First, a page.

Today is my birthday. And that means that I get to drink whatever I want and as much as I want...but I decided it's better to share. So, without further ado, here are the first two (of many) beers I will be drinking today.
To start, I bring you one of New Belgium's Lips of Faith beers.
New Belgium is one of the biggest breweries in Colorado, and the fourth largest craft brewery (and eighth largest brewery) in the country. Located mostly in Fort Collins, they have been making beers since 1991. I say mostly in Fort Collins because they will be expanding to Asheville, North Carolina shortly. They are available in 38 states plus DC, so odds are they are available by you.
One of the newest editions to New Belgium's Lips of Faith Series is this - their Pear Ginger Beer. And, unlike most of the ginger beers you buy in the stores, this one DOES contain alcohol...and quite a bit of it (7% ABV).
It pours a cloudy straw color with very little head. What foam there is disappears quickly, leaving just traces of bubbles, with a few clouds, scattered around the edges of the glass. For a pear ginger beer, I was a little surprised by the aroma. It wasn't overly pear or ginger. It almost smelled like a saison.
But for what it lacked in smell, it made up for in taste. My first taste had that spicy ginger flavor I was waiting for. There is more than just ginger and pear in this beer though. Some lemons give it a sweet, semi-tart finish with the pear flavor subtly showing itself throughout the sip.
The ginger lingers on your palate between swigs but never overpowers your taste buds like some ginger beers can. The pear and lemon cut down on the heat from the ginger nicely and smooth things out.
But there is an added bonus to this beer. According to their website, you can add other alcohols to it to create a modified Mule or Gimlet.
I love a good Moscow Mule (which is usually 1.5 ounces of vodka, 4 ounces of ginger beer, and lime juice) so for the second half of the bomber, I wanted to test this theory out as well.
Using Pear Ginger Beer as my ginger beer and Russian Standard vodka I created a new drink, which I will call a Marshall Mule.
Why a Marshall Mule? Because it left a really bad taste in my mouth, much like Marshall did to NIU fans last season (and has also done to most of the MAC fan bases throughout the years).
The ginger flavoring is too weak to counter the vodka and so it ended up tasting like just a shot of vodka with a hint of ginger at the end.
However, that will not deter from my review of the beer. The main purpose of Pear Ginger Beer is to be consumed as is, and so, my rating will only reflect the beer portion of the tasting.
That being said, New Belgium has a pretty solid beer here. I would have liked to taste more of the pear and gotten more ginger on the front end of the sip instead of just having the ginger linger at the end. But it was still a smooth, easy to drink beer that will be great for fall. The spice from the ginger will warm your insides, as will the relatively high ABV, so it'll help you survive those cold tailgates and game nights we have coming up shortly.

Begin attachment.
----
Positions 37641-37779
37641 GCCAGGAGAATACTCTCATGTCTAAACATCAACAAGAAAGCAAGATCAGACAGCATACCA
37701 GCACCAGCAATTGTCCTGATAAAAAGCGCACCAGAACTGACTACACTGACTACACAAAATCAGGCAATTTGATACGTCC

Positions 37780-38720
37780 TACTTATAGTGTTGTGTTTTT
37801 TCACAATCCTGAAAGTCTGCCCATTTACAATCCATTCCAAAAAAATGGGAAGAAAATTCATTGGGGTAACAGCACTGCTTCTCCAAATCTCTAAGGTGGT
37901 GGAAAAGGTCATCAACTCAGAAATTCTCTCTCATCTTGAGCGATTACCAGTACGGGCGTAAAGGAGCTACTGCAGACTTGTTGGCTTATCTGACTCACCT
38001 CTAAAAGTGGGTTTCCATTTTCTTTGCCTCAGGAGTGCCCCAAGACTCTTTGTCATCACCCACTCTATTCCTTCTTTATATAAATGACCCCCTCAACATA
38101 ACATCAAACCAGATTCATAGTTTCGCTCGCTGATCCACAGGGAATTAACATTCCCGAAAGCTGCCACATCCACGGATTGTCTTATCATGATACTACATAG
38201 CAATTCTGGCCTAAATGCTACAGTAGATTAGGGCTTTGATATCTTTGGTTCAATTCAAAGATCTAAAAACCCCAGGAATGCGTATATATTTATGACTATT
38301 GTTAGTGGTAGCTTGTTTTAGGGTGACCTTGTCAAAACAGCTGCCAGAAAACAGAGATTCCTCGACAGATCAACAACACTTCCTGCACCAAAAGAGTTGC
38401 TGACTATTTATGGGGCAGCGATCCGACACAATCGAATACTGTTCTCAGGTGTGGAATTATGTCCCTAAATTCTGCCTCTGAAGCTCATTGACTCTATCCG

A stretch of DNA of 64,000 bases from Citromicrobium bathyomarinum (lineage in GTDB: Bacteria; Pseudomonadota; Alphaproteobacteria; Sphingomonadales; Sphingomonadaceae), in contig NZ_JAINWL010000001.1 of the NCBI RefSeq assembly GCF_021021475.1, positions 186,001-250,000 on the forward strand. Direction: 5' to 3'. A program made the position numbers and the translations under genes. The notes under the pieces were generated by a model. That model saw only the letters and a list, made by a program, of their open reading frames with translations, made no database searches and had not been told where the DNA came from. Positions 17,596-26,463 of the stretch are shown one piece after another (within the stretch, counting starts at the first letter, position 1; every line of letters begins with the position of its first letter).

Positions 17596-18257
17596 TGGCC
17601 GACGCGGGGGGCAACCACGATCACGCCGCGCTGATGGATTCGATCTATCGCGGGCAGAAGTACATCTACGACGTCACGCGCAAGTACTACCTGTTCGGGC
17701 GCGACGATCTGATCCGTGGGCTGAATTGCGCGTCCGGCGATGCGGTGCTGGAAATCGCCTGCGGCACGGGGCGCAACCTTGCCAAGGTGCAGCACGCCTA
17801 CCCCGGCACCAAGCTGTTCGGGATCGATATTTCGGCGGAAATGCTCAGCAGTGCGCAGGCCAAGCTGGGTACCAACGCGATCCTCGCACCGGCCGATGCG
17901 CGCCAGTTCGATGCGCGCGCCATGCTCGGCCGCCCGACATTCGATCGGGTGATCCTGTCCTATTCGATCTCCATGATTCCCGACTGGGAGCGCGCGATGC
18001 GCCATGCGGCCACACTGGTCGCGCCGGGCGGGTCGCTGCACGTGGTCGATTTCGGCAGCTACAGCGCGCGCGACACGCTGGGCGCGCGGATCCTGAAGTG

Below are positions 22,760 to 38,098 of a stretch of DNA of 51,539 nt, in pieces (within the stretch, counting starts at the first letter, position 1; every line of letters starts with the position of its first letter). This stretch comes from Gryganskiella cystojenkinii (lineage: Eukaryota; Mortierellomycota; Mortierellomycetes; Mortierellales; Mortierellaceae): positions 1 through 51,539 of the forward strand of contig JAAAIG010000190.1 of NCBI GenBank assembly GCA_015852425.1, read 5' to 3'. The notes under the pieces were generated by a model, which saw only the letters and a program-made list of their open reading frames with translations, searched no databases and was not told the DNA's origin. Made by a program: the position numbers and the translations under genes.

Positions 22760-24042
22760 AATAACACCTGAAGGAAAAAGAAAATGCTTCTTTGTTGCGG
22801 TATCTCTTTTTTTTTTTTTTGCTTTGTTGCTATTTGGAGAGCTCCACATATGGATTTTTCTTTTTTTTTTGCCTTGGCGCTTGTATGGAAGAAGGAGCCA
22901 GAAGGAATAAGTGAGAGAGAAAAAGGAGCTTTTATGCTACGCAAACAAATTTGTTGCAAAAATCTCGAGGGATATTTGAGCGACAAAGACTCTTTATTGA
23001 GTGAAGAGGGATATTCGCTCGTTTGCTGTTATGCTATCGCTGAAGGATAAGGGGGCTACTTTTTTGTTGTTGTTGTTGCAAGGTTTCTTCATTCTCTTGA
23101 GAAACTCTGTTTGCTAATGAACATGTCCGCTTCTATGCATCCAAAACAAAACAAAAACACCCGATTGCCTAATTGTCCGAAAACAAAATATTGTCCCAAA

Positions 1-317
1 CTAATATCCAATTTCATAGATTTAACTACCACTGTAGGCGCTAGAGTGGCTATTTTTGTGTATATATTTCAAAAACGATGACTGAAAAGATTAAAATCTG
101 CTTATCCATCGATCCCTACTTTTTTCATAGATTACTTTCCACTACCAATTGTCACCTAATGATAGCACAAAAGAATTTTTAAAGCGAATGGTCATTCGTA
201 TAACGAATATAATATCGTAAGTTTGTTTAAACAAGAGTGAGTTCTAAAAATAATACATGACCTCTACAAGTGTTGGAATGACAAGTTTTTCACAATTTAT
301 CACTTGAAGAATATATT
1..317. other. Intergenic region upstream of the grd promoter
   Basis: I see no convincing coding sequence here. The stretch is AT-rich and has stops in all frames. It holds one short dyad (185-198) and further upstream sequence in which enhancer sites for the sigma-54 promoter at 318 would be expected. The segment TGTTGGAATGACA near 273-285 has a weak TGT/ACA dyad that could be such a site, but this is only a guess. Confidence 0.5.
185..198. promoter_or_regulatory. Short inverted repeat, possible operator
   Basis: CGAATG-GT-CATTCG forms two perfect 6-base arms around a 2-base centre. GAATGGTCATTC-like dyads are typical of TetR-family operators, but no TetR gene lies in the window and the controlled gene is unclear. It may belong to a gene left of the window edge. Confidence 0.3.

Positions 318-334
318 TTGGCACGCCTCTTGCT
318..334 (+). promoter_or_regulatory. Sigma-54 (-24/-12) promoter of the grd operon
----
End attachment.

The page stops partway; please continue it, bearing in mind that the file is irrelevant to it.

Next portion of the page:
If you're a fan of ginger beers, check this one out. It'll set you back $8.99 for the bomber, so it's not the cheapest way to get ginger beer, but it's still a decent value. 7.5/10
My next stop is in St. Louis, as I try one of 4 Hands' pale ales.
There aren't many great things about St. Louis (especially as a Cubs fan). It has an arch and a Six Flags...oh, it also has a nice brewery called 4 Hands that has been around since 2011. They offer four year-round beers and a plethora of seasonal brews. Of their 20,000 square foot facility, 3,000 feet is reserved for barrel aging beers. And this summer they are releasing a sour line of beers...which I hope I can find.
City of Dreams is a cloudy, dark copper colored American pale ale and pours with just a dusting of foam topping the beer.
You can smell the piney hops right off the bat, along with some cherry, citrus, and a dash of malt lingering in the back. This beer was generously hopped with Centennial, El Dorado, and Amarillo hops, giving it that piney, yet fruity, smell.
My first taste of City of Dreams was interesting. The carbonation didn't hit at first, but waited a brief moment before bubbling on my tongue. Flavor wise, there was a biscuity flavor from the malts and some cherry and pine from the hops but there wasn't much of a hoppy bite (which the smell made me think I was going to get). The IBU isn't listed, nor could I find it online, but there really isn't any of the bitterness from the hops. I'd say it's probably in the 60s though.
After that first wave of carbonation, there really wasn't another attack like that. The malt and hops work really well together and, as I said earlier, the taste isn't as hoppy as the smell might lead to you believe. It is on the drier end of the spectrum though and leaves a sticky feeling in your mouth.
The beer leaves a nice lacing around the glass with each successful sip and hides its 6.6% ABV really well.
City of Dreams is a smooth summer APA. It might be a little heavy for those really hot days...but so far we haven't had too many of those (at least not in Chicago). It's got a nice taste and goes really well with burgers (but what doesn't). It does, however, set you back $7.99 for the 22-ounce bottle.
Overall, it is a better than average beer but nothing spectacular, which is a shame since their other summer-seasonals, Contact High and Send Help, were both really tasty and reasonably priced. This was good too, and if it were a tad cheaper, I'd probably give it an eight, but as it stands...7.5/10.